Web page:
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Proving Negligence in Motorcycle Accident Cases

Proving Negligence in Motorcycle Accident Cases

Apr 22, 2024

The latest statistics published by the North Carolina Division of Motor Vehicles show that our state saw an estimated 493,060 total crashes in 2022. Of those, 3,743 were motorcycle accidents, which resulted in 2,869 injuries and 206 fatalities. Here at Paynter Law, our attorneys often find themselves in a position helping those who’ve suffered catastrophic injuries in crashes or family members who’ve lost a loved one far too soon. Proving negligence in motorcycle accident cases like these is key to recovering the maximum compensation they deserve. Below, we’ll share what goes into doing that.

Evidence Is a Critical Component to Meeting Your Burden of Proof

Unlike criminal cases where prosecutors work collectively with police investigators to gather and analyze evidence, the responsibility to do this is your own if you plan to file an insurance claim or civil lawsuit against the person who you allege caused you harm. If you’re working with a motorcycle accident attorney, you can reliably expect them to assist you in this process. 

Since we mentioned that evidence is key to proving negligence in motorcycle crash cases, let’s discuss items of evidentiary value and the impact they may have on your ability to have a successful claim or lawsuit. Those are:

  • An accident report: While this document prepared by law enforcement does not specifically assign fault, insurers and attorneys alike use its description of the crash scene and how the crash occurred, whether any citations were issued, and other details included in it to make liability determinations.
  • The driving records for the motorist who struck you: This report can be helpful if there’s reason to believe that the motorist who is believed to have caused the crash has a history of reckless driving and you either want to use that track record to substantiate your contention that those driving behaviors contributed to your crash or use that information to justify your request of punitive damages, for example, at trial (or to do both).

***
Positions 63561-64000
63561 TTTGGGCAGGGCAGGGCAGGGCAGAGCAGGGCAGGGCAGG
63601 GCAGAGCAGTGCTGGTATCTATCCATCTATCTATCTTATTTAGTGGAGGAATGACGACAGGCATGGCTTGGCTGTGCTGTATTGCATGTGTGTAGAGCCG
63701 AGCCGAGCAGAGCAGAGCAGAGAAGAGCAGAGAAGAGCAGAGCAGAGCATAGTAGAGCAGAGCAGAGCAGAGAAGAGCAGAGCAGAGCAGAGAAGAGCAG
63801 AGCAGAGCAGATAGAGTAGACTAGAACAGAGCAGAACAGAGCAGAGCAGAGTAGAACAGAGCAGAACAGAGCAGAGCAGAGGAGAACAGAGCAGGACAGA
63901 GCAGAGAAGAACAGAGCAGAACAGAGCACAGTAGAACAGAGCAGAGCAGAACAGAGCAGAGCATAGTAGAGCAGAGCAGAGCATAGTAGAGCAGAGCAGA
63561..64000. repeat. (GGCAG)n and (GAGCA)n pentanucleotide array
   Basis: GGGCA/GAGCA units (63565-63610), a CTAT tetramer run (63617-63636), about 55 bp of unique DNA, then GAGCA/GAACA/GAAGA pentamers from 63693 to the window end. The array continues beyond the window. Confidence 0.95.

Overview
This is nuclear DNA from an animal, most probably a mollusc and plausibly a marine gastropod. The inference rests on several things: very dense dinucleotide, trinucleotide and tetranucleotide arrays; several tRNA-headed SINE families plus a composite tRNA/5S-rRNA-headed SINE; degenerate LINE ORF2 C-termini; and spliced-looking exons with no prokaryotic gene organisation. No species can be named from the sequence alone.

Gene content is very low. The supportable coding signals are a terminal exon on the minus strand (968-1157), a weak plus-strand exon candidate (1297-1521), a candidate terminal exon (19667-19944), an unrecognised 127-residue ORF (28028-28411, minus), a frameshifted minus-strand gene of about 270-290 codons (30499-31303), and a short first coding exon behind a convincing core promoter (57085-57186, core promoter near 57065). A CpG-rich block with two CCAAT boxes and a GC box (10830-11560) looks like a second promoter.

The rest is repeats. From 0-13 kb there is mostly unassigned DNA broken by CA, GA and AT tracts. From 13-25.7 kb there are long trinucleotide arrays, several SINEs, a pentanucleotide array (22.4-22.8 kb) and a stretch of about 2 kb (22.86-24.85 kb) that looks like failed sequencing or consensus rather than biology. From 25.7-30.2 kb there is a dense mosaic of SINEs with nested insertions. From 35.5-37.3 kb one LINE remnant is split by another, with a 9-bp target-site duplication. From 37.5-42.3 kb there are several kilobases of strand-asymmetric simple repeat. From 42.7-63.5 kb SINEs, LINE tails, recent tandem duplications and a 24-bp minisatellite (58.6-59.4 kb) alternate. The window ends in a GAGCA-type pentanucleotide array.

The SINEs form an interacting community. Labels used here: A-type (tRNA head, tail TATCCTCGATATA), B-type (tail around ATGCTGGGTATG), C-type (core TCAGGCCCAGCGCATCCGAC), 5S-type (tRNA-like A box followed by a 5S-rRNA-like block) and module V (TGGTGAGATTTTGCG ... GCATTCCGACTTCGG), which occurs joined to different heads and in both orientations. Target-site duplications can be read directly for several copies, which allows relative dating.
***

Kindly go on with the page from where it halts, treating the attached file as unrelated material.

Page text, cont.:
• Photographs and videos showing damage and injuries as well as what happened: Photographic evidence like this can prove what traffic patterns and weather were like at the time of the crash and provide a way for insurance adjusters, attorneys, and jurors to visualize how the collision might have occurred based on the damage that exists, and show the extent of injuries and the impairments they caused.
  • Witness testimony: This can paint a visual picture of what happened and also fill in the blanks or bring up added insight that is not readily apparent about how the collision unfolded. 
  • A crash scene reconstructionist report: Traffic engineers and reconstructionists rely on measurements of skid marks, looking at damage left behind to cars and at the scene, traffic light patterns, and other factors to reach well-reasoned conclusions about how the accident occurred.

The list above certainly isn’t exhaustive. For example, if there’s reason to suspect that a motorist who struck a motorcyclist was drunk at the time of the crash, one might request toxicology results. So, while some of the evidence that we collect following motorcycle wrecks may be fairly standard, in other cases, it depends on what’s known or suspected about how the crash occurred.

Understanding the Elements of Negligence Applicable to Motorbike Accidents

While evidence collection may vary by case, one factor that doesn’t change is the four general elements victims must prove in order to establish negligence occurred. Being able to do this is key to holding the responsible party liable for their actions and, thus, your accident-related losses. Those elements you must establish include:

  • The person who struck you owed you a duty of care (they had a responsibility to act in a way to keep you safe)
  • The individual who hit you breached (violated) the duty of care they were responsible for exercising
  • You suffered harm because that person who collided with you violated their duty
  • You incurred documentable losses because they caused you harm

Provided you can establish these elements of negligence, North Carolina law allows you to file a civil action holding the person who caused your injuries or loved one’s death financially liable for what they did.

How the Involvement of a Motorcycle Accident Lawyer in Your Case Can Impact the Outcome

Proving negligence in motorcycle crash cases isn’t easy. Instead, it takes an attorney and sometimes the skilled eyes of reconstructionists and medical experts to make sense of evidence and to piece together how it establishes negligence of a specific individual or entity. 

Completing analyses like these can take time, and filing deadlines apply to cases like these, which is why we encourage you to reach out to our law firm, Paynter Law, as soon as possible if you’ve been hurt in a motorcycle crash. Meeting with one of our attorneys for a consultation is free and allows us to discuss what happened, review any evidence you may have already, and advise you of your legal rights. Contact us now